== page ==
After returning from war service, Simon and Kirby made a deal with Al Harvey to produce Stuntman and Boy Explorers comics. Because of the post-war glut of comics, this venture was short lived. Both comics were cancelled but Harvey would eventually use work that was already produced in both Green Hornet and Black Cat Comics. Joe and Jack then did a variety of work for publisher Hillman, funny animals (“Earl the Rich Rabbit” and “Lockjaw the Alligator”), adventure (“The Flying Fool”), teenage humor (“My Date Comics”) and crime (for “Real Clue Crime Stories”). They did a surprisingly good job on the funny animal stories. But their efforts were probably lost on the younger audience for that type of comics and they must have realized that it was not their forte. The adventure and teen humor were more suited to their style but other publishers already dominated those areas. However the crime stories were even a better match for them and at that time it was a popular genre. The only problem was that their work for Hillman appears to have been work for hire, and they wanted something more.
So S&K made a deal with Prize Publications to produce a crime comic for a share of the profits. This would be the first of a number of deals where Joe and Jack would do produce the artwork for the entire comic with Prize handling the printing and distribution ends. Prize already had a bi-monthly hero anthology called “Headline Comics”. Headline was a pretty good title for a crime comic and perhaps it was not doing all that well, so it was converted to crime. The expected cover date for issue #23 was delayed two months for a March 1947 crime issue. Unlike their previous deal with Harvey, initial work was pretty much a solo Simon & Kirby effort with Jack doing all the pencils. With both work for Hillman and Prize going on at the same time, this resulted in a incredible page count, over 60 pages a month (in September alone it was 139). In fact this rate is so high, and the preceding months so low, that I suspect that much of it was done well before actual publication. If that is true then Joe and Jack probably already had decided to pitch a crime comic package before working for Hillman. Joe says when they wanted to make a proposal to a publisher they would do the entire comic first. That way if a publisher liked the idea but did not want to hire them to do it they could still get it out before him by finding another publisher.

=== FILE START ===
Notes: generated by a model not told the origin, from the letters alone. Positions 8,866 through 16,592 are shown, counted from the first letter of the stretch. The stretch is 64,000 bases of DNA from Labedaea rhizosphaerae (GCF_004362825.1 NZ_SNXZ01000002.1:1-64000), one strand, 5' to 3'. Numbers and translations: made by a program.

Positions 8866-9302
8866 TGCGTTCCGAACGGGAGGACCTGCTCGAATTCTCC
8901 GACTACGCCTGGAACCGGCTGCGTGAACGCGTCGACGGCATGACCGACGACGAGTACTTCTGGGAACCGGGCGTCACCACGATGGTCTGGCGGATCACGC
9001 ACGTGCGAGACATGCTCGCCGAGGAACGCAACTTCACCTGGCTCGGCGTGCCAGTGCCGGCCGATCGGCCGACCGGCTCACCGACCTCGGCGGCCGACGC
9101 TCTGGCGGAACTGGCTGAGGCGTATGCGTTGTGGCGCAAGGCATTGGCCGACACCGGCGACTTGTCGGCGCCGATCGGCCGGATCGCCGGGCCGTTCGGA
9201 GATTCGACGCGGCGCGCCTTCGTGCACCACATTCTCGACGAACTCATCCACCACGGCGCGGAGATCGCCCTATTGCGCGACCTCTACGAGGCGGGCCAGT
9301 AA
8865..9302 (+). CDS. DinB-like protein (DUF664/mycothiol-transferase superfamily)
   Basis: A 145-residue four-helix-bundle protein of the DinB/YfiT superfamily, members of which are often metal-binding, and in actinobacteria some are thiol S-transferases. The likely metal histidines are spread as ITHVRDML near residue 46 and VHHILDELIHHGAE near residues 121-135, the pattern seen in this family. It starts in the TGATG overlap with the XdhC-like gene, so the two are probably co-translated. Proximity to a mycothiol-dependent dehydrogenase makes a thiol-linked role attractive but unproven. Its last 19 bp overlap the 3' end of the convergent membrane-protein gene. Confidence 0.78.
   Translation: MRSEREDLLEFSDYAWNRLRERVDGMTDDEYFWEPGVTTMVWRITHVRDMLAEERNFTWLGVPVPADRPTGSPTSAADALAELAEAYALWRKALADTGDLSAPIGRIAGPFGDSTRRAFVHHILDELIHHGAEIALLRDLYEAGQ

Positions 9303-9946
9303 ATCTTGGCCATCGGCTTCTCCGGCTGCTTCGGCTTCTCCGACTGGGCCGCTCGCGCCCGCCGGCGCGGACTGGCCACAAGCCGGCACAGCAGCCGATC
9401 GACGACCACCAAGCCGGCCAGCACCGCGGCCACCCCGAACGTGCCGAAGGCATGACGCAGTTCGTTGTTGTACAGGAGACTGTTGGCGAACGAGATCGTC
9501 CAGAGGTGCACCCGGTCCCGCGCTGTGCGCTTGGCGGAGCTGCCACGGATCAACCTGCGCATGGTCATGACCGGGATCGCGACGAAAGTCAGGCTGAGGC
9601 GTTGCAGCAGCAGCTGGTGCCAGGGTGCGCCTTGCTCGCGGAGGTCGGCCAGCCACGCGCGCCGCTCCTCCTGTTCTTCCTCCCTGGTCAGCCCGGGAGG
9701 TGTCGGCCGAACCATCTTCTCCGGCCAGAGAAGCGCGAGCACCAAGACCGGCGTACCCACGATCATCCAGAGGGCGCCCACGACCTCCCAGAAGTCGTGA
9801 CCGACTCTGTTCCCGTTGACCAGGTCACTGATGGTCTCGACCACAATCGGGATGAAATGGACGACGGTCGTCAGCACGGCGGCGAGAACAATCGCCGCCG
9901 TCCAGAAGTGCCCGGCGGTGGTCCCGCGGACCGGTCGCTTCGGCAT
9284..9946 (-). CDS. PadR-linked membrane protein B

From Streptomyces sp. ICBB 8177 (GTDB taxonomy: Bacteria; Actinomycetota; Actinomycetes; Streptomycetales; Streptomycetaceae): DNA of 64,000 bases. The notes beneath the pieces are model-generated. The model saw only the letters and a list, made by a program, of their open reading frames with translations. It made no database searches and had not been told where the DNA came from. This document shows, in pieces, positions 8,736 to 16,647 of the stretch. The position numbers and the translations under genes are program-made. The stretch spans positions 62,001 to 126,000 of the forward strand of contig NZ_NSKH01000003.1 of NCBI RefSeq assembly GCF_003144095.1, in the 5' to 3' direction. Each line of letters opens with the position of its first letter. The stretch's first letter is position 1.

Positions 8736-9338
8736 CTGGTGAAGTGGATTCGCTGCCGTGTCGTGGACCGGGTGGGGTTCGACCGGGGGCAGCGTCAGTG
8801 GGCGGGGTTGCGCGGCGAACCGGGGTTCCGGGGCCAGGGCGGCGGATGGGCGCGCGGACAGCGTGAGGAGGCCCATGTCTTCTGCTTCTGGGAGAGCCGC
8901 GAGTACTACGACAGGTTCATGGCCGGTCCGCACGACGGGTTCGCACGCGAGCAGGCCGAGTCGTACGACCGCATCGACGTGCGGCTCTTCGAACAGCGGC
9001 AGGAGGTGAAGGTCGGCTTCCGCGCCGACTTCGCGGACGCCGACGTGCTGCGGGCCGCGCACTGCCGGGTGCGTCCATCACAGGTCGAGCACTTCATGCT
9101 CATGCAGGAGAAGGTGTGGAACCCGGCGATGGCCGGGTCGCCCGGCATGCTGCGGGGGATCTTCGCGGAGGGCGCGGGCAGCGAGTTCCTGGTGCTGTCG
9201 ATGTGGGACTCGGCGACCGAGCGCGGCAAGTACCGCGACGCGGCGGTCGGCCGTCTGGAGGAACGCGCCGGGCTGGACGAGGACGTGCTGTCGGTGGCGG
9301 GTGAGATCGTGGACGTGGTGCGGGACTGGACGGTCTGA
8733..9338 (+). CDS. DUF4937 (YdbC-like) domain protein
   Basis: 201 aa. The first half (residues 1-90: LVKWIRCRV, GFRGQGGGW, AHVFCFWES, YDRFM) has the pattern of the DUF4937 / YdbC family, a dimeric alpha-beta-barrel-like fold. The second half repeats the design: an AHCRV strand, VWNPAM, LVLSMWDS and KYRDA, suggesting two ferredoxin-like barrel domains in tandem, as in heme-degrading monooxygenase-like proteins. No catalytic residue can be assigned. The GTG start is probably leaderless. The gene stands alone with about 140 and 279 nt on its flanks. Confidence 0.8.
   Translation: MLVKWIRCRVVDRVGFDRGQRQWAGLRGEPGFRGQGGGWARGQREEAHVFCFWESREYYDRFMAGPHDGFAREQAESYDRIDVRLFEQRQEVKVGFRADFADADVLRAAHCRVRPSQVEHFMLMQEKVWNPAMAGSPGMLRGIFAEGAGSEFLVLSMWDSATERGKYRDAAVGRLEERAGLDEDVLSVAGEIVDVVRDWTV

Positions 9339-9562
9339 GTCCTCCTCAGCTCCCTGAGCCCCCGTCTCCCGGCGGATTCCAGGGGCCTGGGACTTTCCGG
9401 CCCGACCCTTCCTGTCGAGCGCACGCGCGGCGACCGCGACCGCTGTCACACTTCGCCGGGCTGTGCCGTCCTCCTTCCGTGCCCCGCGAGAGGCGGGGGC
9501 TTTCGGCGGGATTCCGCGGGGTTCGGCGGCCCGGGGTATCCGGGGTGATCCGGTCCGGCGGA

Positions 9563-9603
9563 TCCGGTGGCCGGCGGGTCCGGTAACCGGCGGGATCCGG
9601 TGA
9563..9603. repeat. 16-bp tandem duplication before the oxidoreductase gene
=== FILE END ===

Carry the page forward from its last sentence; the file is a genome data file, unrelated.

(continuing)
There are two signs that a comic was a success. One is that goes monthly and the other is that a spin-off is made. S&K’s Young Romance must have been very popular because it did both. Black Magic went monthly but never did a spin-off, unless you consider the short lived Strange World of Your Dreams as such. Headline did not go monthly, but S&K and Prize did launch Justice Traps The Guilty (October 1947). Guilty was also a bi-monthly and alternated in the schedule with Headline. If this was not enough work for Simon and Kirby, after Headline they had also been pitching the first romance comic which came out in September. This was an awful lot of work, even for Jack. But it was never the intention of S&K to do all the art themselves, so they began to field out work to other artists. For instance Bill Draut (usual suspect #1) returns with “G-Man Trap” in the first Justice Traps The Guilty. Joe and Jack had finally succeeded in going from comic book artists to comic book producers.
Now that the Simon and Kirby studio was up and running, Jack’s penciling efforts were generally directed to the latest launched product. At this time Kirby continued to provide the pencils for all the covers. There were some good artists working for them, but Jack was still the star. But Young Love #2 (April 1949) had the first non-Kirby cover, a photograph. Soon the other comics followed; Headline #36 (July), Young Romance #13 (September) and Justice Traps the Guilty #12 (October). The romance photographs seemed to be supplied by various agencies, but S&K had a hand in at least some of the enactments of the crime photo covers since Jack appears on Headline #37 September 1949). But photograph covers did not last long for the Prize crime comics, the last one for Guilty #17 (August 1950) and for Headline was #43 (September 1950). With the end of photo covers we have the return of Kirby covers, but not for long. Headline #45 January 1951) was the last one Jack did for that crime title. As for Justice Traps the Guilty Jack’s last cover appears on #23 (February 1951). However Guilty #20 has a cover by some other artist (probably Marvin Stein). Headline #46 has postal statement listing Nevin Fiddler as the magazine’s editor. The contents changed also since the artists normally supplying art to S&K productions started to disappear from these crime comics. It would appear that Simon and Kirby were no longer producing Headline and Justice Traps the Guilty. Both comics would have a long history after S&K, with Marvin Stein frequently doing the covers. But it just wasn’t the same.